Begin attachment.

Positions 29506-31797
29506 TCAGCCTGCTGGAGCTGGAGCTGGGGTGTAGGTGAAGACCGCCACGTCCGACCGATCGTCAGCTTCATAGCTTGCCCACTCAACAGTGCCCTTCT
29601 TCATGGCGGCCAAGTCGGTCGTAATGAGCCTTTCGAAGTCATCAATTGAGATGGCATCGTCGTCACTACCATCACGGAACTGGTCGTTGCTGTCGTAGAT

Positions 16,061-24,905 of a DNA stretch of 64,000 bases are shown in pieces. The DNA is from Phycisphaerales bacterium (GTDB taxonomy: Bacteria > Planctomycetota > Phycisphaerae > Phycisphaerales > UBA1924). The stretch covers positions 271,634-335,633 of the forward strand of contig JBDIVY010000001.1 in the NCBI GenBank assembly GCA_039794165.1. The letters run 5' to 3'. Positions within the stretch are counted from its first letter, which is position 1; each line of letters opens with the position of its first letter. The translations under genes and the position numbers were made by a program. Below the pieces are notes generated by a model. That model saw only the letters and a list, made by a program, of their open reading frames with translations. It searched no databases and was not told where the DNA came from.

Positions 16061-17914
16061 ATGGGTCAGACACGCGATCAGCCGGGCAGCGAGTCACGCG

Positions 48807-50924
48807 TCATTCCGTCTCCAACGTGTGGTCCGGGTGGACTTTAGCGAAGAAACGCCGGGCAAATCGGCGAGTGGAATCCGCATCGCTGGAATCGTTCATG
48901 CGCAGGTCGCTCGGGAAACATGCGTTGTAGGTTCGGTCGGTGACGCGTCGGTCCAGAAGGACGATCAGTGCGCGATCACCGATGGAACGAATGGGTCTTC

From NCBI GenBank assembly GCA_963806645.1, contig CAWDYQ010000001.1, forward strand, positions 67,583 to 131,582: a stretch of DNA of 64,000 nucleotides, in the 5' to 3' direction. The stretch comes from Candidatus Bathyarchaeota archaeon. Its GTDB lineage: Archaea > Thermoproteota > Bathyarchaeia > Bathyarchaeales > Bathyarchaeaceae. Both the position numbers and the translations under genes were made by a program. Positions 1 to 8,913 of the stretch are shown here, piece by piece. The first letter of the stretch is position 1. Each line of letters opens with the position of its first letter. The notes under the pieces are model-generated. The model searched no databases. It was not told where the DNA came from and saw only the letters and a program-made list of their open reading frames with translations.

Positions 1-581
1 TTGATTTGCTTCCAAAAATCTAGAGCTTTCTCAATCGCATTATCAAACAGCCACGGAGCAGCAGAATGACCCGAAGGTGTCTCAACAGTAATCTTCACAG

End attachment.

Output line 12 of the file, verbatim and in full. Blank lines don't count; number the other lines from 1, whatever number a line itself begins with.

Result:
1 TTGATTTGCTTCCAAAAATCTAGAGCTTTCTCAATCGCATTATCAAACAGCCACGGAGCAGCAGAATGACCCGAAGGTGTCTCAACAGTAATCTTCACAG